The fourth hour of my client’s 5:30 a.m. sessions in Basic Western Boxing for Martial Arts Cross Training brought more emphasis on upper-body mobility. We spent a lot of time on the slip, coordinating it with footwork and the basic 1-2 combination. Then I introduced the peek-a-boo guard as well as bobbing and weaving.
The lesson began with mirror footwork. This teaches better dynamic movement when facing an opponent, anticipating and predicting actions as well as understanding distancing. Punches are layered into this activity, working effective guards, catching and parrying as well as rebounding of an attack.
Then we brought our attention to the slip, covered in the previous lesson. Here we looked at tightening everything up. We looked at moving in and out both with and without footwork. We slipped inside and outside the jab and the cross, and then we built on the 1-2 combination within the slipping action. This section was finished with a series of quick-fire technical bursts of slip outside/jab/slip inside/cross combinations. These were done in sets of five with very short intervals.
Next, I introduced the peek-a-boo guard of Cus D’Amato fame. This is a great tool for helping a beginner gain confidence as the gloves provide a lot protection. When combined with good head movement it becomes very effective. We then covered bobbing and weaving. This was trained in isolation and then with the 1-2 punching combination. Finally, it was combined with the slip. We worked it all as a set combination before going onto the focus mitts for a freestyle round of head movements and punching.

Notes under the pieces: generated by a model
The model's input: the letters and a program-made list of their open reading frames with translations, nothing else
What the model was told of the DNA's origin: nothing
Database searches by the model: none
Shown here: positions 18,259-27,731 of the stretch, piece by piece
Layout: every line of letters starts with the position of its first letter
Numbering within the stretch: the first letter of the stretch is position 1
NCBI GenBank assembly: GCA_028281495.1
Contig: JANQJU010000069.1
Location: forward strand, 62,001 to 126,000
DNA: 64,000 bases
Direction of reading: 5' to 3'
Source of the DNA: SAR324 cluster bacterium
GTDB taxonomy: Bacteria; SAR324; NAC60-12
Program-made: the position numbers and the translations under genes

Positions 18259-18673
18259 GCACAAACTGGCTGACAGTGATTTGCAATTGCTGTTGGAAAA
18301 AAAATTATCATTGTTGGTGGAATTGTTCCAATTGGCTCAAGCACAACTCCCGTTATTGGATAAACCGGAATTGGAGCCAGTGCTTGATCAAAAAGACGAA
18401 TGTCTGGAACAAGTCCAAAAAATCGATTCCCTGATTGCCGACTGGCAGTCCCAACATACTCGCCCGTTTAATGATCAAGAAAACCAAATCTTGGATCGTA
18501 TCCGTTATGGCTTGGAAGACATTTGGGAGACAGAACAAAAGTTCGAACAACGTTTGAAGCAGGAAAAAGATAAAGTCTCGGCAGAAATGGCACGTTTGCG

Upper-body movement – slipping, bobbing and weaving – are best taught as reactions to incoming punches. However, it is good to keep the upper-body mobility. Students of the Cus D’Amato school move their heads constantly. This is not just to make the target hard to hit, but it also creates opportunities. Just as Mendoza, Pepp, Robinson, Ali and Leonard as well as countless others today make great use of skilful footwork to expose angles and lay traps for their opponents, the likes of Patterson and Tyson were experts at doing the same with their upper-bodies.